Funding woes halts Translink expansion
TransLink is suspending its expansion plans following failed bids to increase fares and property taxes next year to fund new projects across Metro Vancouver.
The decision won't affect existing projects, TransLink CEO Ian Jarvis said Tuesday, or the Evergreen Line, which is already covered by the two-cent gas levy that became effective earlier this month.
The authority, however, is halting other scheduled improvement plans, including expanded bus services in Surrey. The rapid bus across the Port Mann Bridge will also be reconsidered.
"We don't have the surety of that particular revenue at this time, so the prudent thing to do is to place those expansion plans on hold until we know how we're going to pay for them," Jarvis said.
The funding crunch could also further delay the installation of fare gates at two major SkyTrain stations, TransLink chief operations officer Doug Kelsey said.
Because of the extensive renovations and modernizations needed to accommodate the gates at the Main Street and Metrotown stations, only Compass card readers were supposed to be installed for the system's launch next year, with fare gates at a later date.
The funding setback now leaves TransLink officials wondering when they'll be able to afford the gates at either station.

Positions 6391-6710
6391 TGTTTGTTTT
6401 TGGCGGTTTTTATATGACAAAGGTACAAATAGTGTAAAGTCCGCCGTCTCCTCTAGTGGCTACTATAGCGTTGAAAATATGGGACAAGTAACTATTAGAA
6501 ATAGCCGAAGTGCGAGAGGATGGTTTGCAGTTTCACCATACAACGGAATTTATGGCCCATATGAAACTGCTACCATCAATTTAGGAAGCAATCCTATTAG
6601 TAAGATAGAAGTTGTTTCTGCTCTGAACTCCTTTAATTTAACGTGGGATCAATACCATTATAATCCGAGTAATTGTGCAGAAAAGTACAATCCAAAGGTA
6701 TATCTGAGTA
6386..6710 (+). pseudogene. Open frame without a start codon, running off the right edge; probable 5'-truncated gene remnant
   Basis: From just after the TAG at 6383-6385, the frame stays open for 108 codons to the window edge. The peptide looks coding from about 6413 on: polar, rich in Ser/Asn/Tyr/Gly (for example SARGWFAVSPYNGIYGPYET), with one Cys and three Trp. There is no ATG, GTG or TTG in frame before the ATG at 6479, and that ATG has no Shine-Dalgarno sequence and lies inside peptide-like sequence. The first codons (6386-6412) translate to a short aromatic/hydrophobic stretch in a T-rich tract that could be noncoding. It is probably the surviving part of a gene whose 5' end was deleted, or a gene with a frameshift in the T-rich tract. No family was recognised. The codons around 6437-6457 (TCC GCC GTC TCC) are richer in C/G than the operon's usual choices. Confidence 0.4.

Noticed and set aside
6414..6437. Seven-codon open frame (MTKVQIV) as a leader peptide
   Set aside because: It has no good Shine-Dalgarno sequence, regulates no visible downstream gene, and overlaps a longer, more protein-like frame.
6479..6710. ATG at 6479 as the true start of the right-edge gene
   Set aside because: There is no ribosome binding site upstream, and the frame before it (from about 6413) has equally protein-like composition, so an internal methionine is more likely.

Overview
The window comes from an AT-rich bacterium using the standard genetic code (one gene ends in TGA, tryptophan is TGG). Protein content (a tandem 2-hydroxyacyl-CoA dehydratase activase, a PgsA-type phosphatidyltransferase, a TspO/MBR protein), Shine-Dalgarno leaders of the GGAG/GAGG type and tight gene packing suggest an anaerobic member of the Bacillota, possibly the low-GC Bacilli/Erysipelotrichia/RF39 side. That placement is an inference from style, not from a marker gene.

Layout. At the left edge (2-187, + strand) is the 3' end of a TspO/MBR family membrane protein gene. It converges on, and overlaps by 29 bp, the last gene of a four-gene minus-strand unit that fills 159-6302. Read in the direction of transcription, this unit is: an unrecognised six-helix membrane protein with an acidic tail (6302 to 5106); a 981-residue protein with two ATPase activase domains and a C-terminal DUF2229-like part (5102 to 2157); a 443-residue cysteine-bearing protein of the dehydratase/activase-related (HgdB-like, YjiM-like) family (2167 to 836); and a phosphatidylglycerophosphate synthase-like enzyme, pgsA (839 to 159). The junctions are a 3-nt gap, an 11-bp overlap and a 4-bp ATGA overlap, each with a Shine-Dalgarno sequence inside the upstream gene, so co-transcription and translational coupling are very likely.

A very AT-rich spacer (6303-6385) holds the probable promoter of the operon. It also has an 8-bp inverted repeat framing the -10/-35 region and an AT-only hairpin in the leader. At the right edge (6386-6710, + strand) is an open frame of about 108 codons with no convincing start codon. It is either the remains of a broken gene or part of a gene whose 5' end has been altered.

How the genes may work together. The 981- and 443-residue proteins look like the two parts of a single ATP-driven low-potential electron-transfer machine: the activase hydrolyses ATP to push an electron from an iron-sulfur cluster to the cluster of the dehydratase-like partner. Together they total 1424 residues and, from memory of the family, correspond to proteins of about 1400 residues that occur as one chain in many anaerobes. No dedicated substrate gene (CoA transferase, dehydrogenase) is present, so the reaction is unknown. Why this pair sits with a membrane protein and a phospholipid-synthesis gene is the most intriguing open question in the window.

The announcement came following last week's double blow in which the mayors council on regional transportation voted against raising property taxes next year for transit projects, just days after TransLink's commissioner vetoed the company's request for a 12.5% fare hike in 2013.
TransLink wanted the increases to produce an extra $48 million next year to pay for new projects. But commissioner Martin Crilly told TransLink it could save up to $60 million over three years by shaving costs in logistics, bus maintenance, administration and overhead.
Premier Christy Clark has also called for a Translink external audit to examine how the company - which has been pleading poverty - is managing its finances.
Jarvis insisted TransLink already had "aggressive" cost reduction measures "baked into" its plans.
The province also refused to consider new funding tools involving the provincial carbon tax, or to the provincial tolling policy.
Jarvis warned cost cutting wouldn't be enough, and new revenue sources were needed.
"To simply rely on the prospect of potential cost-savings in the future is not fiscally sound," he said. "That's why we need the province and the mayors' council to continue to work on funding solutions to sustainable funding for the transportation system."